“To provide every person in the world with access to potable water and safe sanitation wouldn't break the bank,” says Helen Clark, former Prime Minister of New Zealand and co-chair of the Independent Panel for Pandemic Preparedness and Response. “It has to be prioritised. It's a question of priorities, and water and sanitation are right up there as among the basics for a decent life. We have to insist that access is universal, in line with the Sustainable Development Goals targets.”

Water and sanitation are particularly important in healthcare centres, which can act as focal points for infection if hygiene measures are not in place

Experts including Joshi have called for water, sanitation and hygiene to be included in global Covid-19 relief schemes, particularly since the pandemic has provided a vivid demonstration of the value of disease prevention. In the early stages of the Covid-19 pandemic, before vaccines were available, countries such as South Korea and Taiwan avoided mass infections by tracking and isolating infected individuals.

They prevented infections using high-tech tools such as mobile phone tracking apps, alongside mask-wearing, temperature checks and use of hand sanitiser. In emerging economies where track and trace programmes are not widespread, social distancing, wearing masks and essential public health measures, such as washing hands, are critical barrier measures. Water and sanitation are particularly important in healthcare centres, which can act as focal points for infection if hygiene measures are not in place.

In July, alongside Clark, Her Excellency Ellen Johnson Sirleaf, former President of Liberia, called on world leaders to learn from Covid-19, and put in place measures to avoid the spread of further pandemics. “It fell on me to lead our population through the devastating experience of the Ebola epidemic and the hard-won recovery from it,” she said. “I speak with conviction when I say that this current pandemic must be the last to cause devastation to human life, societies and economies. As a world, we must do better.”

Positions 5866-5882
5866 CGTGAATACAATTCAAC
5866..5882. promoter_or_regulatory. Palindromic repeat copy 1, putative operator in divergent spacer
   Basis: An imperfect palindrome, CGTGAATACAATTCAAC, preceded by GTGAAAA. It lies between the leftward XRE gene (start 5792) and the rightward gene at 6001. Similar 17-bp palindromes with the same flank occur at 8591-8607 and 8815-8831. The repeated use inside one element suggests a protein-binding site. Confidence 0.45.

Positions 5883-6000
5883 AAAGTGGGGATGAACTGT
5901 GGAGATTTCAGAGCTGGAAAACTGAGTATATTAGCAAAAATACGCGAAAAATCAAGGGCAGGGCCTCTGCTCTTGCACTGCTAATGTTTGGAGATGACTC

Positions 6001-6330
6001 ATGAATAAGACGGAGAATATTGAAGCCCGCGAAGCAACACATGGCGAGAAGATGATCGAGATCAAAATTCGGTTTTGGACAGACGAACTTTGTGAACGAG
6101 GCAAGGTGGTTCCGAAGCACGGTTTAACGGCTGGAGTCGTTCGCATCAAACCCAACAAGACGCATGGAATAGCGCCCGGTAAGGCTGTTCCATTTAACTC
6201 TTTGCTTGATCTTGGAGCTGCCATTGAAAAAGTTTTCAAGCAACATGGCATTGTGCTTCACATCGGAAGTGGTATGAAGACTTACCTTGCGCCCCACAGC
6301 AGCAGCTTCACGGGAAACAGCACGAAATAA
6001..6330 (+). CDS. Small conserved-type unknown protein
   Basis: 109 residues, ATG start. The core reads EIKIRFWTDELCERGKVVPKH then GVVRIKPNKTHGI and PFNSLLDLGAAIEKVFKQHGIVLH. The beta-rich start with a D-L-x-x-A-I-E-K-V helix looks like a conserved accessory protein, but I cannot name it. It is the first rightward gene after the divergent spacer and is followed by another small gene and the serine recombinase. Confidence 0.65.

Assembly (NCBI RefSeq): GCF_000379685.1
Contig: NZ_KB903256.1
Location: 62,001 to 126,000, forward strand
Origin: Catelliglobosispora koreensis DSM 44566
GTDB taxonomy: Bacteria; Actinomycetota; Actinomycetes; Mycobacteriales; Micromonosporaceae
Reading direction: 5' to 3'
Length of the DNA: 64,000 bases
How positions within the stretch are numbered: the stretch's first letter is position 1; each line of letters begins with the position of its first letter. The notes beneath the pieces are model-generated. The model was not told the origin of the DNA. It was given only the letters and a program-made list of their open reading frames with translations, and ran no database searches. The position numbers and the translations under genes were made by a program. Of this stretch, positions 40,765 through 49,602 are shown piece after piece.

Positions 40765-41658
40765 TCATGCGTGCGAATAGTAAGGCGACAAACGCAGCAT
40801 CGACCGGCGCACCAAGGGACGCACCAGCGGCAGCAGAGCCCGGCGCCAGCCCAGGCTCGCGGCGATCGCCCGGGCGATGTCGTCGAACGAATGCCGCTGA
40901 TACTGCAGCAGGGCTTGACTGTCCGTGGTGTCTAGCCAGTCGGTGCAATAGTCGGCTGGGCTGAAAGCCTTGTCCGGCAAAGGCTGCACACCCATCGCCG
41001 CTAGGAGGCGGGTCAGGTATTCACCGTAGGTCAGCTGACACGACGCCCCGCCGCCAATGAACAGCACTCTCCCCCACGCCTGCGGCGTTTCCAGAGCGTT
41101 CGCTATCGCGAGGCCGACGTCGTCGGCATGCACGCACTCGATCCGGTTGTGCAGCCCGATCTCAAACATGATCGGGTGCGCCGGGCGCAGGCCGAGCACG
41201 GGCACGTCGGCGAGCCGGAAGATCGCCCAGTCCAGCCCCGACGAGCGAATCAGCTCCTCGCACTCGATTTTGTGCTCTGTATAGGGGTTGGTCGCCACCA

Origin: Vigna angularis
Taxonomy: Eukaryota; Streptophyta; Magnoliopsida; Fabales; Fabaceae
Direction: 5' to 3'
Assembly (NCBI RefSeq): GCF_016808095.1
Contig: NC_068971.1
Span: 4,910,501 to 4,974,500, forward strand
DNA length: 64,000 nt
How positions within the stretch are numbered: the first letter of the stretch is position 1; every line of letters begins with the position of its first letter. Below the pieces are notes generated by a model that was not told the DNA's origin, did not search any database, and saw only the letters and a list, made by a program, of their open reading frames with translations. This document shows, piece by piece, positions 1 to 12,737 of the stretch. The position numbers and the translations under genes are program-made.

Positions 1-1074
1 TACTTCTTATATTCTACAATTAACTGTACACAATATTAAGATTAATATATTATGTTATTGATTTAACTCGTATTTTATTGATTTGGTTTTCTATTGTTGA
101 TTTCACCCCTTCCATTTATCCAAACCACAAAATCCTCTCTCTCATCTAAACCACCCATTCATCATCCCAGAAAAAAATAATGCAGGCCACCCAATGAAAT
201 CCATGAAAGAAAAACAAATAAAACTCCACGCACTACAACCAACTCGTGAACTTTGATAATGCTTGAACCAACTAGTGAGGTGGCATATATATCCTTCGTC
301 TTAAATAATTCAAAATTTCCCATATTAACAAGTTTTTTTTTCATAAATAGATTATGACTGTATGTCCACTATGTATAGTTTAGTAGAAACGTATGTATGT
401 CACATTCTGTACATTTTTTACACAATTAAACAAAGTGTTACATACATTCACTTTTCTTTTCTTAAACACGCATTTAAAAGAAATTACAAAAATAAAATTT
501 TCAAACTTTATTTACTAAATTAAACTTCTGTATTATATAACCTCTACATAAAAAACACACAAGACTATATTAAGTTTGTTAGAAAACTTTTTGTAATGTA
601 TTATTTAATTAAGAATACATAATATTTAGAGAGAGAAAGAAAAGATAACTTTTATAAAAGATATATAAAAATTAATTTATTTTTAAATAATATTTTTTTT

The Wellcome Trust’s Knox echoes this sentiment. “The Covid-19 pandemic has highlighted the importance of preventing infections in the first place, as well as having strong infrastructure in place to identify, control and treat them when they do occur,” he says. “It’s imperative that we learn these lessons as we consider how to better prepare for and respond to future health emergencies, whether that’s the sudden appearance of a dangerous new virus or the rising tide of antibiotic resistance.”

One key lesson is that stakeholders will need to work together on improving water, sanitation and hygiene. “At the current rate of progress, it will be decades beyond the global deadline of 2030 before everyone, everywhere has access to safe water, clean toilets and handwashing facilities with soap," says Peter ter Kulve, Unilever’s President of Home Care.

“This delay will cost lives and leave us all vulnerable to the devastating impacts of future health and climate emergencies. To tackle any global challenge, we need to take a multi-stakeholder approach,” he says. “The rapid development of Covid-19 vaccines showed us what impressive results collective action can achieve when business, government agencies and academics work together. We need the same level of collaboration to achieve hygiene, clean water and sanitation for all.”

Preventing infection is far more cost effective than treating it, as a way of halting diseases. And for prevention, few measures are likely to be more cost effective than providing access to water and sanitation. Research has found that ensuring everyone everywhere has access to even basic water, hygiene and toilets – which could mean a well within a 15-minute walk, a household toilet, and soap and water to wash hands with – would bring returns of up to 21 times their cost. The question is whether policymakers will wake up to this fact in time to help halt the world’s next pandemic.


Photo by WaterAid/Ronny Sen.